Nearly 50% of SMEs ‘unsure about shared parental leave’
Many small businesses are unsure about how to deal with shared parental leave (SPL) according to a survey reported in The Times newspaper.
Half of the 400 firms polled said they didn’t understand the legislation and how it would work.
A further 17% said they were worried about the effect the new rights would have on their business.
The new system of SPL came into effect on 5 April and allows parents to share 52 weeks’ leave. It also applies to couples who adopt a child.
Mothers are still required to take two weeks’ compulsory leave immediately after the birth, but the other 50 weeks can be shared between both parents. They can choose whether to take their leave simultaneously or take turns, or a mixture of the two, but the leave must be taken in complete weeks.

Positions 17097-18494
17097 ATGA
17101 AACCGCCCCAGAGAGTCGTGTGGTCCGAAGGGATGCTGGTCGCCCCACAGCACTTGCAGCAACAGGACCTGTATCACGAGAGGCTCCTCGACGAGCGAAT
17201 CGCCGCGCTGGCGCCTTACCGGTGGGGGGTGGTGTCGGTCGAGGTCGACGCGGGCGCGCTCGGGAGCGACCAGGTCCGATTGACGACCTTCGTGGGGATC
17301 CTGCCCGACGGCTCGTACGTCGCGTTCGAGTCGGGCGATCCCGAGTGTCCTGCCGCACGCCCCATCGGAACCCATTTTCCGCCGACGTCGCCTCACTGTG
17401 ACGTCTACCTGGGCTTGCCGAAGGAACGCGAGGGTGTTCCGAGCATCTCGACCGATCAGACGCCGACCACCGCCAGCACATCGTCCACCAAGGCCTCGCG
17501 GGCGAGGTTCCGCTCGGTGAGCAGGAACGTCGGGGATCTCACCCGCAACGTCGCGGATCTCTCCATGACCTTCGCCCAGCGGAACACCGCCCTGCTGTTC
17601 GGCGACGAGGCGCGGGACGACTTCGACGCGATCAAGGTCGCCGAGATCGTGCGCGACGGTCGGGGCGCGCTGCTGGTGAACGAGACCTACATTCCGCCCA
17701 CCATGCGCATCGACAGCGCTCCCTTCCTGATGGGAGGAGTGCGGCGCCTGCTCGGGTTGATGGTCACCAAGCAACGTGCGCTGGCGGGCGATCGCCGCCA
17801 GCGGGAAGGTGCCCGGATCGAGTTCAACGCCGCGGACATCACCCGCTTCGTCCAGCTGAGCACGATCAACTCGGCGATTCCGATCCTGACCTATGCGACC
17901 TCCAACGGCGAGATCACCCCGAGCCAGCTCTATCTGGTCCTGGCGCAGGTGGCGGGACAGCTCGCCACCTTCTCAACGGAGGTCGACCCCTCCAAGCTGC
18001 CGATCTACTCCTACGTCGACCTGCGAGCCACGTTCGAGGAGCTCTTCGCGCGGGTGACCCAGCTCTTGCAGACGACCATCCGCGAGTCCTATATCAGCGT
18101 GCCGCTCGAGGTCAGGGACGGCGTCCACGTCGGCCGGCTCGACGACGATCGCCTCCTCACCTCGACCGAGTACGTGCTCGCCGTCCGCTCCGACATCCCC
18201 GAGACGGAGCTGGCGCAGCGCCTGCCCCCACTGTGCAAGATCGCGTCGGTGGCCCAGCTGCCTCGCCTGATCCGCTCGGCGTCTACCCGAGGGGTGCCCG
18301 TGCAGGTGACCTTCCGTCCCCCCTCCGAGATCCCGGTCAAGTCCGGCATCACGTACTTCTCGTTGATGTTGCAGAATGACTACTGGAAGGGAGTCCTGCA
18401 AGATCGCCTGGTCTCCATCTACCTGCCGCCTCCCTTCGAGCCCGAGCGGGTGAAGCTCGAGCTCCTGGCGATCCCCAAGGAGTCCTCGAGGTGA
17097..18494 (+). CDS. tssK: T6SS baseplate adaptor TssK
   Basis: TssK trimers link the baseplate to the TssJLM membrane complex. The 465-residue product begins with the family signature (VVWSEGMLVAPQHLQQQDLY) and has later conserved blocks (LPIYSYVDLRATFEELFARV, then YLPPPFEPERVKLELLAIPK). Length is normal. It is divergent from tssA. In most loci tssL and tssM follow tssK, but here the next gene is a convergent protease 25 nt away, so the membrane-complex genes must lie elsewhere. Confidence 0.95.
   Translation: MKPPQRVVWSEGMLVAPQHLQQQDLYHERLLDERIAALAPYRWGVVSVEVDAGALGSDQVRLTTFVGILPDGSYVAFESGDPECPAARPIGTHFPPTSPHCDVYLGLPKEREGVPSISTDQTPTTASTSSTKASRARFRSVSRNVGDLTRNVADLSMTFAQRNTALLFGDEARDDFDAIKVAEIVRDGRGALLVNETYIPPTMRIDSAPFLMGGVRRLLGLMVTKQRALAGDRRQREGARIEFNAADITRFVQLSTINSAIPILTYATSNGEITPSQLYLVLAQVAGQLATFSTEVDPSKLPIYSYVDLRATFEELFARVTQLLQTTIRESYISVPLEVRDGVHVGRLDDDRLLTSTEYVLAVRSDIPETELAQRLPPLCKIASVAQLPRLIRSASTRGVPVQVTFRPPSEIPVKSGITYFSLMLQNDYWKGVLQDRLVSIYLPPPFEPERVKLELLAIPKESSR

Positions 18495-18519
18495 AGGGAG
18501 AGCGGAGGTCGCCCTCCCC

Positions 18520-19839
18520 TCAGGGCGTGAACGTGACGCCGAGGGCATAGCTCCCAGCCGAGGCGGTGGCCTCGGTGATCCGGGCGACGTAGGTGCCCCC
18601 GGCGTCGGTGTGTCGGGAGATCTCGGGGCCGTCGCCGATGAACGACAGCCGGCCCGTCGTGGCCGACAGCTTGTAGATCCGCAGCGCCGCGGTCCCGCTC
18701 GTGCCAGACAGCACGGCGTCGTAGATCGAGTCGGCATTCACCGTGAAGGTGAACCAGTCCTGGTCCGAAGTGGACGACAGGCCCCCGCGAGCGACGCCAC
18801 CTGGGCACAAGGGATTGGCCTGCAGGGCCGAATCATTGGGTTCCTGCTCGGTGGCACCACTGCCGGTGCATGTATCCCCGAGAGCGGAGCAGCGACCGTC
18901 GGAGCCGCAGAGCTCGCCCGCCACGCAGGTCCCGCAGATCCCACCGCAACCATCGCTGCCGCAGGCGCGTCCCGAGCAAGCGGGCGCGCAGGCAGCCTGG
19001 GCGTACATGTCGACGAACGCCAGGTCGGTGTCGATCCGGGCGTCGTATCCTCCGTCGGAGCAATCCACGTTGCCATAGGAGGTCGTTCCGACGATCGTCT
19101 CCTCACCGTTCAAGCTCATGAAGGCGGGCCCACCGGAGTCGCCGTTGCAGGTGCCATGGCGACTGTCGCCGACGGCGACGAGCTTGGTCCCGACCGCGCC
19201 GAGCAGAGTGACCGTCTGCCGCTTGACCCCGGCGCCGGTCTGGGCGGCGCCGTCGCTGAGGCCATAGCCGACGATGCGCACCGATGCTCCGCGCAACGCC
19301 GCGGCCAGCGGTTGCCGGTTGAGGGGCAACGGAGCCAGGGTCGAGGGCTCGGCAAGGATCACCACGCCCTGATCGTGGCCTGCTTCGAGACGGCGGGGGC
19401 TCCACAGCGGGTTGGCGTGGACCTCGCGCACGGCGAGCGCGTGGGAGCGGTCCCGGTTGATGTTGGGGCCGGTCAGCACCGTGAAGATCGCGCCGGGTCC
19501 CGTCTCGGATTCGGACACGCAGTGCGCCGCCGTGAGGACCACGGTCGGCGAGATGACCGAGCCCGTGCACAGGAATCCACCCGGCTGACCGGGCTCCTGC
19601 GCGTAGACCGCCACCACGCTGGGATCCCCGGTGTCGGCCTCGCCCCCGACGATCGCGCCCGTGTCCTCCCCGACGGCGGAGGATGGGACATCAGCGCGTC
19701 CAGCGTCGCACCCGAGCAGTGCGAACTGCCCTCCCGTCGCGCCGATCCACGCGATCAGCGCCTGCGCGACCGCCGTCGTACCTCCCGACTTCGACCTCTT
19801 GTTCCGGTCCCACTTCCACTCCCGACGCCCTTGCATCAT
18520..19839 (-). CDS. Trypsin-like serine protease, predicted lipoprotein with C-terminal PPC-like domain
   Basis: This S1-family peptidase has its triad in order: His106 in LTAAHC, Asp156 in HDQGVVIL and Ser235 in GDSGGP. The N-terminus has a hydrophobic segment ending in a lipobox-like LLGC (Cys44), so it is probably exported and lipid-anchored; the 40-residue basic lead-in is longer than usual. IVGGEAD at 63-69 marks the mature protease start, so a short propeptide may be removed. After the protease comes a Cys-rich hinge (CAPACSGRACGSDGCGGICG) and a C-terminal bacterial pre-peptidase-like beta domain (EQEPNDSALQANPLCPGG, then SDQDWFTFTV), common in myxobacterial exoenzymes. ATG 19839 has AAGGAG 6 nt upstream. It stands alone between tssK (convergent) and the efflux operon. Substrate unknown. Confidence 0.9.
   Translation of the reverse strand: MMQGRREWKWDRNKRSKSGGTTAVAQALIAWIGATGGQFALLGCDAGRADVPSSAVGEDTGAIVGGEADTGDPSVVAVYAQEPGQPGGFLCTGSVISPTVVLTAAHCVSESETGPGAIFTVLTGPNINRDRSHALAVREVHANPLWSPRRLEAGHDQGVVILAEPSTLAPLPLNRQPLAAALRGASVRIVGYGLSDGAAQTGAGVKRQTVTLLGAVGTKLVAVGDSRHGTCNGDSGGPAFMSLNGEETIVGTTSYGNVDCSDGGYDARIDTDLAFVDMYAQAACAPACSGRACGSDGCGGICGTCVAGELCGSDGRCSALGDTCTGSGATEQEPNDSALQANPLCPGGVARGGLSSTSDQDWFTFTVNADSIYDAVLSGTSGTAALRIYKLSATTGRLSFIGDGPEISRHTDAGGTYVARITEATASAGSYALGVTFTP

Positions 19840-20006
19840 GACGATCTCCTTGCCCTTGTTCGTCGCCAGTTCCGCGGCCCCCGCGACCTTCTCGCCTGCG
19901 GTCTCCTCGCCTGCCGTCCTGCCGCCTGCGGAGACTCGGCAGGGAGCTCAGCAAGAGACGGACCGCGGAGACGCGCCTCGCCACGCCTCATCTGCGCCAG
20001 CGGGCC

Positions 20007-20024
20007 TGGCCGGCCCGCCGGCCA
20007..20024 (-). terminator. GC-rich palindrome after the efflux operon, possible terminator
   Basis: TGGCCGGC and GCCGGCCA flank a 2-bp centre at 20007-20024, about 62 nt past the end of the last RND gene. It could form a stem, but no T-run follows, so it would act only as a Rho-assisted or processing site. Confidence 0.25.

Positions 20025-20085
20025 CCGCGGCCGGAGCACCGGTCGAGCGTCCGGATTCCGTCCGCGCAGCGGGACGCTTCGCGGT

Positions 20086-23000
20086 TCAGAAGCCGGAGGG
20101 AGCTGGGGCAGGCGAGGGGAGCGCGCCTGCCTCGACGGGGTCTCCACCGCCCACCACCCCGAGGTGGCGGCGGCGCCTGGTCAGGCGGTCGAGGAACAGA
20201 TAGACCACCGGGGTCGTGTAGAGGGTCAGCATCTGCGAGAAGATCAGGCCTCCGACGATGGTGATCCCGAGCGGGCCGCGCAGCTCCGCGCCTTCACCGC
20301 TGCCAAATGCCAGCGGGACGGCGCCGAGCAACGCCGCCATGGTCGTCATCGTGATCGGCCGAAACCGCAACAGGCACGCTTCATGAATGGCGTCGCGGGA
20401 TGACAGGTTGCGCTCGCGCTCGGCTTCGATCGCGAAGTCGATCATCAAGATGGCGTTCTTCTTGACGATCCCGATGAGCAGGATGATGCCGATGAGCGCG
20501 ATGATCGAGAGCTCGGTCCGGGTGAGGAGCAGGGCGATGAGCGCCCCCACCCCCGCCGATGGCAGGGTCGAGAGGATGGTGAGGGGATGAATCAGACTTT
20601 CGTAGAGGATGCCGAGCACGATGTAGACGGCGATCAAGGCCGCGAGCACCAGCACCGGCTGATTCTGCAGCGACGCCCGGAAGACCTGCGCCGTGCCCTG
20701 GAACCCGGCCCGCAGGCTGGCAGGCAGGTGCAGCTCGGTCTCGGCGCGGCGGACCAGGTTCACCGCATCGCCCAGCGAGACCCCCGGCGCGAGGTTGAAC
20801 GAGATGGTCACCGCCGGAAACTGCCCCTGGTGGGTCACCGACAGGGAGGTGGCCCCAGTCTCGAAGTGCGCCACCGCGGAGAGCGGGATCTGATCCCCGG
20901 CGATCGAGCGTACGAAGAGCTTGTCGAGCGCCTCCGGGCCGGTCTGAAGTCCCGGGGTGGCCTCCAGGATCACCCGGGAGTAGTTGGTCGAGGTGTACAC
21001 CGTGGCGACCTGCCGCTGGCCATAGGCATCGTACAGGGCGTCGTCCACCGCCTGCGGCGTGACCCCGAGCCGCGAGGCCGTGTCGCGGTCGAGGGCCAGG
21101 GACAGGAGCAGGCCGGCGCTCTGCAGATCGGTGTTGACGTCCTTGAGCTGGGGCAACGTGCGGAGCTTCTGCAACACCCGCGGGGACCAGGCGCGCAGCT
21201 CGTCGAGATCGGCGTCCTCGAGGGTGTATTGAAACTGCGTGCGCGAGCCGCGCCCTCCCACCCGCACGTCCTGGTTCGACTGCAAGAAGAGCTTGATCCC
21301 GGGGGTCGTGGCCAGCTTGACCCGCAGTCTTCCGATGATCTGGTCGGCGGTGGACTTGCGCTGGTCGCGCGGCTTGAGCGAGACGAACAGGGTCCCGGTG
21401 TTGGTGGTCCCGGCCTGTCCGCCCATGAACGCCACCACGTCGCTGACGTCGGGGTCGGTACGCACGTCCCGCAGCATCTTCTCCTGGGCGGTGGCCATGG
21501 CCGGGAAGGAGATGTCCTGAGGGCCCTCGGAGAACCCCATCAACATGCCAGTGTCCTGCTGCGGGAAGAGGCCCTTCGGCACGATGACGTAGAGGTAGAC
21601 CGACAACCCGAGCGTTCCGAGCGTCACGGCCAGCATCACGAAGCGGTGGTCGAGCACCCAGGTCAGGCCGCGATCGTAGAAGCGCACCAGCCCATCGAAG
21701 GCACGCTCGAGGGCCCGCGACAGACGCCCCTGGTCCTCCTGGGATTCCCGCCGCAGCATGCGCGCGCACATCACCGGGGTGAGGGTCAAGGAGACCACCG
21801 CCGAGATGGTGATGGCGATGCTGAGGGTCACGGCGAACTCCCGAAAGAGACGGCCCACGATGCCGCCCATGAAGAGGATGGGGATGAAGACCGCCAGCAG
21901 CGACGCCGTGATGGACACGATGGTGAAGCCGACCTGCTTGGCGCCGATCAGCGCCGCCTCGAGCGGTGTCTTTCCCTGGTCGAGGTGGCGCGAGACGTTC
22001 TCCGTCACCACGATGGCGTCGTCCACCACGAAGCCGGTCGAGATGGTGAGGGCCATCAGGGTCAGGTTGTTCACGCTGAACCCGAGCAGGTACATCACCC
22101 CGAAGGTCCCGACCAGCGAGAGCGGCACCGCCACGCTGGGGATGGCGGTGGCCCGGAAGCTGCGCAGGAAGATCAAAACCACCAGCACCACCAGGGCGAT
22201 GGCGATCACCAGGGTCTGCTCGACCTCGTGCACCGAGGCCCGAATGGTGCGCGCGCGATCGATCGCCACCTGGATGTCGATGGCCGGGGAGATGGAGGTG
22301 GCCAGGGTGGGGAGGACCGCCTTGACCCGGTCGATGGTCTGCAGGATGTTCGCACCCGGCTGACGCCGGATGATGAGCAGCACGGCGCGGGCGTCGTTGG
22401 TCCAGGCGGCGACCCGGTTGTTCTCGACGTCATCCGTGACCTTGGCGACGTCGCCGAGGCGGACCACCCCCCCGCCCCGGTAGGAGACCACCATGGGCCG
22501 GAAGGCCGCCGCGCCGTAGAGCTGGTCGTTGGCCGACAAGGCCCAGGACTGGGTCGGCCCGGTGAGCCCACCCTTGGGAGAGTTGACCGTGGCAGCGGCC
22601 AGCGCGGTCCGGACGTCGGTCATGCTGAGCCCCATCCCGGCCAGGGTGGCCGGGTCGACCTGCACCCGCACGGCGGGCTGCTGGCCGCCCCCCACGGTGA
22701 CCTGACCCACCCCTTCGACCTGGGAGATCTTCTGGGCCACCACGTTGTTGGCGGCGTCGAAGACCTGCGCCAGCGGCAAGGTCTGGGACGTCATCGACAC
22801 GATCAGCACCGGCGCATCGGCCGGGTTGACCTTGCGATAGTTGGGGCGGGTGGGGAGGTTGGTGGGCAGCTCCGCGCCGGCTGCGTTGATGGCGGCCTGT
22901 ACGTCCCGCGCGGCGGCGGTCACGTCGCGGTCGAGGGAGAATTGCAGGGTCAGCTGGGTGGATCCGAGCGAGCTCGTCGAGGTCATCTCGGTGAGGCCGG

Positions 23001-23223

Parents can take their leave in a continuous period but would have to negotiate with their employer if they wish to take leave in discontinuous periods. The employer doesn’t have to agree to a discontinuous leave period.
To qualify for SPL, a parent must have worked for their employer for at least 26 weeks at the end of the 15th week before the Expected Week of Childbirth (EWC). They must also give sufficient notice to their employer.
The other parent must have worked for 26 of the 66 weeks prior to EWC and earned a minimum of £30 in at least 13 of those weeks.
An estimated 285,000 couples a year are expected to benefit from the new system so the impact on businesses is likely to be substantial. Employers may wish to review their employment policies to ensure they don’t breach the new regulations.
Please contact John Carter for more information about Shared Parental Leave or any aspect of employment law.